M’CLELLAN IN THE ARMY,
A Correction-A Soldier on Peace.
HEADQUARTERS 76TH P[ENNSYLVANI]A. VOL[UNTEER]S.
IN THE FIELD BEFORE PETERSBURG VA.
Sept. 21st, 1864.
DEAR INQUIRER.—Although I have nothing of great interest to communicate, yet I wish to occupy a small place in your columns. A few days since a Bedford Gazette1 made its appearance in our midst, and in it I see a communication written over the letter H, from the 76th P[ennsylvani]a. Vol[unteer]s., and for the sake of simple truth I wish to correct one of the frequent misinterpretations contained therein.
In the first place he states that he wrote on a day of great rejoicing among the troops of this command over the announcement that McClellan was nominated, as candidate on the Democratic ticket for President at the coming election.
Now I do not wish to dictate to any man, who elects to do as he pleases, in exercising his right of suffrage, but to say that the army is rejoiced over the nomination of McClellan, is, as far as public rejoicing is concerned, utterly FALSE, and I can call four-fifths of this brigade to witness, have never heard any rejoicing, not even a single man, as far as I know, and if any cheering was done it was done within the rebel entrenchments, in our front.
Now in the name of good sense, can it be possible that a soldier who has served in the army for three years, and borne all the dire privations and suffering, run the risks of a score of battles will support a man or a cause that is willing, yes begging his enemies, traitors in arms, who have fought him in a score of battles, to come back into the Union, and will compound with his most deadly enemies, in treason, and would place the humiliating spectacle before the world of an army, the mightiest in arms, and numbers, and of late the most successful, that ever trod the earth, after shedding rivers of blood, coming down to beg its enemies to come back and all the bloodshed, and the gallant dead, be sold them in a miserable compromise, for peace, and they to prescribe their own terms. It is the most ignominious and humiliating thought that could be entertained. We all espoused the cause of the government in the day when it was attacked by traitors and believing, as we do now, that he who stood aloof and would not support it, was and is a traitor, and if there is any man insane enough, or who is now convinced the government is wrong, and to take pleas with its enemies, why in all reason don’t he go into their lines and take up arms in accordance with his convictions. That is my opinion, and I think every sane man’s also.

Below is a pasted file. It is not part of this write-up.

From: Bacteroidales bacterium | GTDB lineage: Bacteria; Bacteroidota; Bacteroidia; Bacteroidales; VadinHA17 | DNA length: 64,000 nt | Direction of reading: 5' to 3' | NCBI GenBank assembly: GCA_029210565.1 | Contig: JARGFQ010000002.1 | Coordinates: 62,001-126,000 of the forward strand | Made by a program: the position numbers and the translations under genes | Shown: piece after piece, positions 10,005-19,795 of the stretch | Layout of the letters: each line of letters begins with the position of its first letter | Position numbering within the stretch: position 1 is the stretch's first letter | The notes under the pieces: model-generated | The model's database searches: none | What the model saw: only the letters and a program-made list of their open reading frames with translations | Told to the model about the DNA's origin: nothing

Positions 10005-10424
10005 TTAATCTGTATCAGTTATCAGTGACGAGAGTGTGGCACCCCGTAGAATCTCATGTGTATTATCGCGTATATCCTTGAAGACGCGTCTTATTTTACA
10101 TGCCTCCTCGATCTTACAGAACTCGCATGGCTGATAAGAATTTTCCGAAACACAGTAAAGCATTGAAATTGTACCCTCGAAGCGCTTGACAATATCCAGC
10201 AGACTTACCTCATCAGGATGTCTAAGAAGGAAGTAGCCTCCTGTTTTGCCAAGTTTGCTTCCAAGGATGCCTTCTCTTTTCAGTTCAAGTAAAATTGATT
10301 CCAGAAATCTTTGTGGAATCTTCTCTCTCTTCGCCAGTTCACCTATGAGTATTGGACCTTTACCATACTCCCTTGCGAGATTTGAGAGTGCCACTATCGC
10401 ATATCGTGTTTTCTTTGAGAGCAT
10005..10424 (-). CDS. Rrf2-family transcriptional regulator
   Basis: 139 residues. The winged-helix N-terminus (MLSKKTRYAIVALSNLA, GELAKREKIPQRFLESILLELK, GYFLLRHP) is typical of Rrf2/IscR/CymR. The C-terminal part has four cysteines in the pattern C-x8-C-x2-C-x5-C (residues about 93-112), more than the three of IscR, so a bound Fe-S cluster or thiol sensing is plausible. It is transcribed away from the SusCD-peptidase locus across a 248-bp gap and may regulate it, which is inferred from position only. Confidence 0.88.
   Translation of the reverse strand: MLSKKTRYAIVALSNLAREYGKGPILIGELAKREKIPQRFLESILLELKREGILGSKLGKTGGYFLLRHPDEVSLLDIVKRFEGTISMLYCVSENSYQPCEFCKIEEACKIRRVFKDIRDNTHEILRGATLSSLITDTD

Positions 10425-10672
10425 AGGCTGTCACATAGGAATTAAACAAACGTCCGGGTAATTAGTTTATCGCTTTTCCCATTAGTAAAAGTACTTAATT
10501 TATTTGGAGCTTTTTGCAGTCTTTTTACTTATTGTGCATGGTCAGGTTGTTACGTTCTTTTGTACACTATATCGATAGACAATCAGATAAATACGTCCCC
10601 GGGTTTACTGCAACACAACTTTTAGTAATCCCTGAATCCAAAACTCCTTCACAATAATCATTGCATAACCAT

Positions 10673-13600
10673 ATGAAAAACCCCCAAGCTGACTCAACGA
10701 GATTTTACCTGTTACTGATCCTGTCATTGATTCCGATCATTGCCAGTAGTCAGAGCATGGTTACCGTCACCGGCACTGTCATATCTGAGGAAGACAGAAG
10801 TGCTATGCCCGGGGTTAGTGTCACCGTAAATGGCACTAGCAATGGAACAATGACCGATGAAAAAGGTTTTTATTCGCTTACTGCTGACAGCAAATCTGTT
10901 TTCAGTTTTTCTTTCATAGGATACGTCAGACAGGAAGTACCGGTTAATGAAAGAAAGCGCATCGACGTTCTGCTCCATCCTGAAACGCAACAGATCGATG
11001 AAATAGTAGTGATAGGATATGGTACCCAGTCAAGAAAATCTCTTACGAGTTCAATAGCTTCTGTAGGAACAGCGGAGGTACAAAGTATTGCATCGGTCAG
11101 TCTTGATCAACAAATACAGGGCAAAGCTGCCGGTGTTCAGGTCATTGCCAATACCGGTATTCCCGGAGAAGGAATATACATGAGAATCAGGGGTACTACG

I speak generally, but that Lincoln is “played out” is a fact that I never knew, and I am a member of the 10th Army Corps “near Petersburg Va.” McClellan may, speaking with all allowance, get a small vote with the army, but Lincoln is the man for the Army and Navy of the United States, and we want no better commander, and to say that the Army before Petersburg is jubilant at McClellan’s nomination, is a libel the most dishonorable, and for one I would feel outraged in having my people believe it, for I hold that as a soldier, we want a war man, and if we are following our own conviction in sustaining the government, we don’t want to be defeated, and in view of all the suffering, bloodshed, desolated homes, sorrowing families, murdered comrades, and above all the justice of our cause. What man could say compromise but a craven, a coward, or an avowed enemy of his country.
All is quiet and we have beautiful weather.
SOPO Editor’s Note: This article was transcribed by Roy Gustrowsky.
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- SOPO Editor’s Note: The Bedford Gazette was the Democrat paper in town while this paper, the Bedford Inquirer, was the Republican paper. ↩
- SOPO Editor’s Note: A quick look at the field and staff for the 76th Pennsylvania shows that Sergeant Major Rawlins’ first name was Isaiah. ↩
- “Army Correspondence.” The Bedford Inquirer, October 14, 1864, p. 1, col. 5 ↩